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This is a moving first hand account of Mittel Europa's suicide in the mid 20th century and the impact of the proceedings on a woman born to privilege and married into yet more privilege. What the book lacks by way of analytical insight and literary quality is rather more than made up for by the honesty and the immediacy of the account. The humanity of the account shines through the occasional purple prose and the numerous spelling errors - on all of which headings the author should have been well served by an astute editor.
In the first instance, the book is a warning about the dangers of "grand ideas" in human affairs. Here the dangers witnessed at first hand by a woman of grace and nobility first in her native Russia, at the hands of the Bolsheviks, and then in her adopted Mittel Europa at the hands of the National Socialists. When institutions and customs of long standing are peremptorily destroyed and replaced by new fangled constructs, individual liberty inevitably destructs and the consequence is suffered by serf and prince alike. Not a new thought this. Any reader of Edmund Burke's speech on the French revolution is undoubtedly familiar with the main line of argument. And yet it is one thing to read the fine logic and the even finer rhetoric of Burke's oratory and quite another to see the human dimension of the argument. On this view, the non-analytical version presented in Tatiana is more moving, horrifying and edifying than Burke's oratorical flourishes in the English Parliament.
In the final analysis Tatiana's is a story of hope. For it is a testament to the enduring existence of the European civilization and experience undamaged by the "grand ideas" of the pernicious 20th century.Read more ›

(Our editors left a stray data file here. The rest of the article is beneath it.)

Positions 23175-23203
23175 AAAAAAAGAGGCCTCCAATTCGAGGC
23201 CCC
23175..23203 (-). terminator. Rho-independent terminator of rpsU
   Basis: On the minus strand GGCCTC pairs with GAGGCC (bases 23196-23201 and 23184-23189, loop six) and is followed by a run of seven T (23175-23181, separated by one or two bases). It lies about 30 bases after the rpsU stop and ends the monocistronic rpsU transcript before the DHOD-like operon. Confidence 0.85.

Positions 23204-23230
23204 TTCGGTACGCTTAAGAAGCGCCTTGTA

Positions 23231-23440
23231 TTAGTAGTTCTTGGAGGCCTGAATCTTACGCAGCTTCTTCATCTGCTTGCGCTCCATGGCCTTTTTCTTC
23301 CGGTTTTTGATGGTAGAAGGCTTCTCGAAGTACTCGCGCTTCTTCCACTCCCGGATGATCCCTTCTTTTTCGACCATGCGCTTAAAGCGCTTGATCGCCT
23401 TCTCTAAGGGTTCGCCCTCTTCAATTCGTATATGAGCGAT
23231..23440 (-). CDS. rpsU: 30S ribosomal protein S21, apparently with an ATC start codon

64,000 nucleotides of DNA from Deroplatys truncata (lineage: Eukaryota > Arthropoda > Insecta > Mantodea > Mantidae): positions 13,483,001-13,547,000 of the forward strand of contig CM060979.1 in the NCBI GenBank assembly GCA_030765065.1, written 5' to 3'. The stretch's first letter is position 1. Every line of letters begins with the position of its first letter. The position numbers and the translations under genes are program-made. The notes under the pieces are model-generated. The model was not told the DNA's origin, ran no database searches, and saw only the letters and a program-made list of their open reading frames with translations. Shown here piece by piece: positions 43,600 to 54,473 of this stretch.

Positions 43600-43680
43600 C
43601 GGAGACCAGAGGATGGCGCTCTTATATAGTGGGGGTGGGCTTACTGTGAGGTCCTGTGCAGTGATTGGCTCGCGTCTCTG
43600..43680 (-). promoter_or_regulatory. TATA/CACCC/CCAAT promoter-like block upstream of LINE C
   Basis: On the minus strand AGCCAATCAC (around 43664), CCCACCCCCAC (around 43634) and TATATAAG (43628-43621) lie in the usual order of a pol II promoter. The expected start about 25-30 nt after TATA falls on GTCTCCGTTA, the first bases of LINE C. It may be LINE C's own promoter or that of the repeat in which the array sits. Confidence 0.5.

Found a very old copy of the Berlin Diaries, by Tatiana Metternich's sister Marie "Missie" Vassiltchikov, in a second hand book sale, and was so engrossed by it finished reading the entire book in one night.
Its descriptions of the lives of the exiled White Russian Vassiltchikov family, and of their time in Germany during the years both leading up to and during the 1939-45 war, convinced me to order this book from Amazon.de, with the idea of seeing a different side of the same experience, which is indeed exactly what a part of it is.
'Five Passports in a Shifting Europe' is a fascinating read that not only covers additional, and personal, history and timespan but also contains many different aspects and viewpoints, as she lived in Berlin, Bohemia and along the Rhine during the war.
Princess Tatiana von Metternich-Winneburg saw the effect of Nazism on Germany both before and during the war years, and was close to some of those who had been involved in the unsuccessful plot to assassinate Hitler in 1944. At wars end to escape the Russian advance, and together with her husband, she had to make a dangerous 600 kilometre journey in a long, flat farm cart filled with hay for the horses that was escorted by seven French former PoWs, also on their way home.
Written with style and humour, it eloquently and movingly describes a difficult point in time in European history, and is also witness to a woman of considerable determination and daring.
Until a few years before her death in August 2006 Tatiana was active working for the Red Cross, and undertook much charity work for the poor, especially in eastern Europe, and her efforts with a food aid programme in Russia were recognised by Vladimir Putin.Read more ›
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This book is for my research on the author's family history. Such options as "like it", "love it", "hate it" do not apply. From a personal point of view, I actually prefer her sister's book, Berlin Diaries 1940 - 1945, by Marie Vassiltchikov. But Frau Metternich's book is very useful and full of valuable information and comments.
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